Sponsored - A mortgage applicant with high levels of debt relative to income is not an appealing risk for lenders.
Therefore, first time homebuyers and seasoned buyer, should ensure their debt to income ratios are within an acceptable limit if they are counting on a quick approval.
A buyer’s debt to income ratio is one of the most critical factors in the loan review process because it helps determine an individual’s ability to repay. It is calculated by totaling the borrower’s monthly debt obligations and dividing their total debt by gross monthly income.
The debt figures include monthly payments on outstanding loans, credit card balances, and child support orders, even IRS monthly payments and taxes and insurance payments on real property that they own. These are added to the proposed mortgage payment and associated housing expenses such as, real estate taxes, property insurance and mortgage insurance if it applies. Individuals are often surprised to know that if they own other real property – even if it is free and clear we have to include the cost of their property taxes and insurance on this other property as a monthly obligation.
It does not include utility expenses but if a borrower has a student loan where payments are in deferral, meaning they are not making payments yet, we would still have to count 1% of the loan balance as a monthly obligation – per FNMA and FHLMC guidelines or for loans back by the Federal Housing Administration the figure is 2%.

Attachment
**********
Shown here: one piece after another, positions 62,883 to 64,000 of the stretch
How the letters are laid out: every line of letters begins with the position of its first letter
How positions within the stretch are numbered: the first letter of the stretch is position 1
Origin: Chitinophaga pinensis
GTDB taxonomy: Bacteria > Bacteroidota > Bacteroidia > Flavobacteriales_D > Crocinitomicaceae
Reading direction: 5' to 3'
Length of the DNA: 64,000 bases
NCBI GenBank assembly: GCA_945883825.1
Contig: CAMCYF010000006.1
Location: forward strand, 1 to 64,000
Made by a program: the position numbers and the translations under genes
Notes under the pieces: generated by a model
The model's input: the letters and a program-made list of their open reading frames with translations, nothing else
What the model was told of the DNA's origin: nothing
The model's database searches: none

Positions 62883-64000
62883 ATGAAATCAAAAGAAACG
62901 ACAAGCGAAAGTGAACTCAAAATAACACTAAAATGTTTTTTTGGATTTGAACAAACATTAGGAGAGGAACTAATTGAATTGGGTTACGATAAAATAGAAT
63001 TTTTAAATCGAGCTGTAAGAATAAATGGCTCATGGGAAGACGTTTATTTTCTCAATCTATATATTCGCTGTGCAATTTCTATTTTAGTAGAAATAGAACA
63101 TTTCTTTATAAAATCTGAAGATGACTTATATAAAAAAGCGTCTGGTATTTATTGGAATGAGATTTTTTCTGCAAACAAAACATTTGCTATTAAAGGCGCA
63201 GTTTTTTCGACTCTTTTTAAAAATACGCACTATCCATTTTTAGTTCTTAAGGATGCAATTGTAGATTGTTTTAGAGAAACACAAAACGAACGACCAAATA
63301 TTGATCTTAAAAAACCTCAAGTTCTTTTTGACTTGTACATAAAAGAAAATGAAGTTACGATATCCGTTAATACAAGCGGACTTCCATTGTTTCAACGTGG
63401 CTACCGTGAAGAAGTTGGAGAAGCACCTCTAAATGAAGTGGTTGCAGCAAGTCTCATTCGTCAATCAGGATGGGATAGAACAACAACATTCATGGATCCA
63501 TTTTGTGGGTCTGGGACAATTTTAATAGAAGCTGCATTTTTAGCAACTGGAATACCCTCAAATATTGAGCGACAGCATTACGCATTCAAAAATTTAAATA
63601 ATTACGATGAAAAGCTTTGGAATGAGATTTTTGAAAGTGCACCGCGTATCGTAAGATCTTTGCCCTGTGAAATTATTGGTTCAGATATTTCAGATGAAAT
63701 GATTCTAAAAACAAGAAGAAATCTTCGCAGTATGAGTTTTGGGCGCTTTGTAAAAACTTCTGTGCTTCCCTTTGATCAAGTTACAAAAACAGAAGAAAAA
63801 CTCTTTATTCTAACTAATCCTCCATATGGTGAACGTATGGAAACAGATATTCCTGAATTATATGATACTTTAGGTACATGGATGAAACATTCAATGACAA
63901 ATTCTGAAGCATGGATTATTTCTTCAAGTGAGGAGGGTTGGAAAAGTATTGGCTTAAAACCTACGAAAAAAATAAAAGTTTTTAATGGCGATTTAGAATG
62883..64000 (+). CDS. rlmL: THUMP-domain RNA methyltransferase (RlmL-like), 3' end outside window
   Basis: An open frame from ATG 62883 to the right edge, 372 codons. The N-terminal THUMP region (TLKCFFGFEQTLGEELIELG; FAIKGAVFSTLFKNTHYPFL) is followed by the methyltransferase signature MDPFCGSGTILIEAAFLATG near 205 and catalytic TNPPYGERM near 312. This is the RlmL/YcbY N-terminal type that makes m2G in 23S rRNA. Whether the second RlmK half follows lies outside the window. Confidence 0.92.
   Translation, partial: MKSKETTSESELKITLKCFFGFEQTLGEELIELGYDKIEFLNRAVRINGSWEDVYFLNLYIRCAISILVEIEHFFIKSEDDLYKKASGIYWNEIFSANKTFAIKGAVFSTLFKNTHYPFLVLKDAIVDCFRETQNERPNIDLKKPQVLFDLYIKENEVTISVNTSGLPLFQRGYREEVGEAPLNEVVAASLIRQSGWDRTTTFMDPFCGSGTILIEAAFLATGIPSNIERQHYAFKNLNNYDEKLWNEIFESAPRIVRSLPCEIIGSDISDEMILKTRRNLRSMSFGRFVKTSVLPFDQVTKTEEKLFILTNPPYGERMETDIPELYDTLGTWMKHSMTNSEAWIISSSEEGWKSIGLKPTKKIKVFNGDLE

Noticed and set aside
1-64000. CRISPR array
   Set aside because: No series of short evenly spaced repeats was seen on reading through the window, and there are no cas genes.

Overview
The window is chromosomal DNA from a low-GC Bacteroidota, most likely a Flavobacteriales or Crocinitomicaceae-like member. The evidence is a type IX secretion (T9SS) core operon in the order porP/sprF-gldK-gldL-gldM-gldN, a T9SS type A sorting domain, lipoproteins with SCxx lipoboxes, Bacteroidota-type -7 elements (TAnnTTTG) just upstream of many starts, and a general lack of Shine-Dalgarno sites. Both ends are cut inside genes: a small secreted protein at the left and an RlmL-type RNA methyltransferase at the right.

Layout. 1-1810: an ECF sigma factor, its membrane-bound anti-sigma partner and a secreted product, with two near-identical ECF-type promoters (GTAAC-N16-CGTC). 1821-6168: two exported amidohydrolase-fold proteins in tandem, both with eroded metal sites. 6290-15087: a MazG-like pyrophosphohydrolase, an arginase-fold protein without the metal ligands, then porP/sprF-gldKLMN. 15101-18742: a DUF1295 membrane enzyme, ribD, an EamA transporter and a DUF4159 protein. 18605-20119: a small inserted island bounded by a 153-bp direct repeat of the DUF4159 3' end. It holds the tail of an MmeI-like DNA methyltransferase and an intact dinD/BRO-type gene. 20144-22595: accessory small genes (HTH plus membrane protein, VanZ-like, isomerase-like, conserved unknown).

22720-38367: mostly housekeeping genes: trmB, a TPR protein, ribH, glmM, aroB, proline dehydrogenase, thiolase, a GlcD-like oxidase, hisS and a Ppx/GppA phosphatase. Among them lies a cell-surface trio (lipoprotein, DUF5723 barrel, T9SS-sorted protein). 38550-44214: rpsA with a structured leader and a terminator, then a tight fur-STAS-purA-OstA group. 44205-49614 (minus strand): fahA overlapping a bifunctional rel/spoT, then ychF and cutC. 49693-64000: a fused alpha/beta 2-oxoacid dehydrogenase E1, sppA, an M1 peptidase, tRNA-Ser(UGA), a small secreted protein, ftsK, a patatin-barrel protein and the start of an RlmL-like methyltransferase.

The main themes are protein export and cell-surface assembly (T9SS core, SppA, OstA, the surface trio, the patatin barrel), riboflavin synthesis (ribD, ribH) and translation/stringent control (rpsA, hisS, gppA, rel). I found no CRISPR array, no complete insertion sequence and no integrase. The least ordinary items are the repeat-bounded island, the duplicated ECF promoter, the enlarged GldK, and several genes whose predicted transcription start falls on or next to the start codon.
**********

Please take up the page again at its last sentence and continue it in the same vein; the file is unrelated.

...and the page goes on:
A borrower with a total monthly debt obligation of 3500 and a gross monthly income of 8500 would have a debt to income ratio of 41%. That is approaching the limit of what Fannie Mae or other government agency backed loans would like to see.
Technically ratios of 43% is the ceiling for a qualified mortgage defined by the regulations put into place in 2014 requiring lenders to ensure buyers ability to repay.
Sometimes we can get our automated underwriting systems to approve borrowers with ratios as high as 50% when the higher debt is strongly compensated with other factors - such as high cash reserves after closing – a large down payment – excellent credit history – or a high likelihood of increasing income. For instance you usually will need 12 months reserves to get ratio approval over 45 or higher down payment and sterling credit or both.
All of the above are not absolutes - there are ways to reduce ratio’s that are determined to be too high by buying down the interest rate or making more of a down payment or even to do lender paid mortgage insurance on the conventional loans. When these solutions don’t work sometimes a co borrower will add additional income that can get us loan approval.
Finally let’s remember that qualification is a very ruled based business that is dependent on the type of loan and many other factors. You as the borrower should also be aware that ultimately you – not the lender- has to make the mortgage payment. Other factors to consider is how energy efficient is your home – and therefore how high will your energy bills be. New Homes in Anchorage will have much higher energy efficiency which will reduce your monthly heating bills and also reduce the likelihood that you will be facing expenses for new roofs or boilers. Finally and perhaps most importantly is what are your other spending habits ? Do you like a latte every day and do you eat out a lot.
In the long run most of us would trade that purchased latte for the comforts and stability of owning a home – but it is a choice we have to realize we are making.
You could end up what they call house poor when you can afford your mortgage but you can't forward to go out to eat or movies.. Etc...